Way up at the top of Tara’s mast sit two funnels that look like the two halves of an orange. All day and through the night, these so-called inlets collect outside air so that Tara’s onboard researchers can monitor it for aerosols—tiny airborne particles that can have a big impact on the weather and the ocean ecosystem.
Once air passes through the orange inlets, it enters black tubes that snake down to a large motorized pump below TARA’s decks. The pump pulls the air into four circular filter chambers, each about the size of a hockey puck. “We are pumping all day,” says Guillaume Bourdin, TARA’s oceanographic engineer. “All the particles in the air are in those filters.” After extracting the aerosols from the air, Bourdin sends his filters back to Israel’s Weizmann Institute of Science. Michel Flores, a Weizmann researcher, will try to identify particles collected in those filters using tools like an electron microscope.
Les deux capteurs d’aérosols placés en tête de mat – Vincent Hilaire / Fondation Tara Expéditions
Ocean aerosols interest Bourdin and Flores because the prevalence and composition of these aerosols can affect the marine environment profoundly. For one thing, Bourdin says, aerosols influence the climate and can alter weather patterns. The transfer of aerosols between the atmosphere and the ocean’s surface affects cloud formation and can play a key role in large-scale climate processes. Some ocean particles that rise into the air allow Bourdin to interpret the state of life below the water’s surface. “Iron is a micronutrient used by phytoplankton to grow,” he says. “In some areas of the Pacific, the very low concentration of iron is limiting phytoplankton growth, the first level of the food chain.” But when iron is transported by aerosols, it can encourage phytoplankton growth in ecosystems that are iron-limited. This enrichment most likely affects other animals higher up on the food chain.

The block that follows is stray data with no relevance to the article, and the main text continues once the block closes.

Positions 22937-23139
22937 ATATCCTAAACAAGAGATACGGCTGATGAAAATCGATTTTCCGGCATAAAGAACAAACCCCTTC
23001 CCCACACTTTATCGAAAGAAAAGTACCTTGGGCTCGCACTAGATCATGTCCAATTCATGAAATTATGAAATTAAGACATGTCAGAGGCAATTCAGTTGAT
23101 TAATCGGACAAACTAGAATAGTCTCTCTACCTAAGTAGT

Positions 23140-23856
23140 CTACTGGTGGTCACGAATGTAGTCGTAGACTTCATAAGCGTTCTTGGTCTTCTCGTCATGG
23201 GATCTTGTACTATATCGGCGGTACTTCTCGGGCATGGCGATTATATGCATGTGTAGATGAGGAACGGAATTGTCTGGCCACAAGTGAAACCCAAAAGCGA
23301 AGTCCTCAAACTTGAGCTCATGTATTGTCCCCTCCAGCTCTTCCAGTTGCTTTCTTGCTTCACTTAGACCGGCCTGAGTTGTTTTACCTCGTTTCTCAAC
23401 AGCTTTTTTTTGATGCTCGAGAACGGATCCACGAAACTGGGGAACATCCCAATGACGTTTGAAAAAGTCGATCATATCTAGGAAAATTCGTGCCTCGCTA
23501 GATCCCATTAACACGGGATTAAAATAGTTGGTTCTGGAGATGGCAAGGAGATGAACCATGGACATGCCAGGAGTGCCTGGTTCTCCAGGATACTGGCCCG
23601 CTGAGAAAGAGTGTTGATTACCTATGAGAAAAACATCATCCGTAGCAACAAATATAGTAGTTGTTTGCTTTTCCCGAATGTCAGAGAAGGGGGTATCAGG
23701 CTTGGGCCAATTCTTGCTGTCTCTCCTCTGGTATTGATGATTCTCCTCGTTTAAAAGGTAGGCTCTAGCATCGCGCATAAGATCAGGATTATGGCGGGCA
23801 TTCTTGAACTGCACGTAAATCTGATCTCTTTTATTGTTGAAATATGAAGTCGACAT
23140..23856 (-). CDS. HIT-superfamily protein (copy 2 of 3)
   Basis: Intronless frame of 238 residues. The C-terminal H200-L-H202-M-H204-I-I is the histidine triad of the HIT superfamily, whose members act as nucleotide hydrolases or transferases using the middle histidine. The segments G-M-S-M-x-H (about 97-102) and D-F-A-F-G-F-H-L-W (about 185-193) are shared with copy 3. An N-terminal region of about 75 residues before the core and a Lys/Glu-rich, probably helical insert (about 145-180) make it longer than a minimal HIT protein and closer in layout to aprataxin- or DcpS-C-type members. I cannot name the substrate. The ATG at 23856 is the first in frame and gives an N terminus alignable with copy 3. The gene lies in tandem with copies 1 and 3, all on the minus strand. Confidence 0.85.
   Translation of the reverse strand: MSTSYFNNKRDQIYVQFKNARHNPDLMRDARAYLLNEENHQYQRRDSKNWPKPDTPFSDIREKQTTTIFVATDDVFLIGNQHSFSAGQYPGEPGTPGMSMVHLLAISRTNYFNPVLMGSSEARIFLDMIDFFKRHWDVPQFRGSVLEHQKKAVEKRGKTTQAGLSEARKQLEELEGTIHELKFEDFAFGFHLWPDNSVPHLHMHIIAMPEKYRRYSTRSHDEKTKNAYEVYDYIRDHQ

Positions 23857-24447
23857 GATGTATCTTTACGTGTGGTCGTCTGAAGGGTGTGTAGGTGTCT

Un filtre d’aérosol récupéré sur un des “entonnoirs” – Maéva Bardy / Fondation Tara Expéditions
Flores also wonders if infectious particles can be transported in the air between two remote places. Bourdin hopes to collect viruses or bacteria on his filters that would reveal whether they can travel long distances through the air and still infect hosts, as reported in a previous study. Some of these viruses infect phytoplankton and can cut off algal growth sharply in just a few days, stopping a bloom of phytoplankton. Like iron particles, then, airborne viruses can play a major role in oceanic cycles. Using the data he’s gathered so far, Bourdin also hopes to improve the precision of computer models that could predict how aerosol particles affect the ocean ecosystem and climate. It’s important to know what aerosols are doing now, he says, to understand what could happen in the future.
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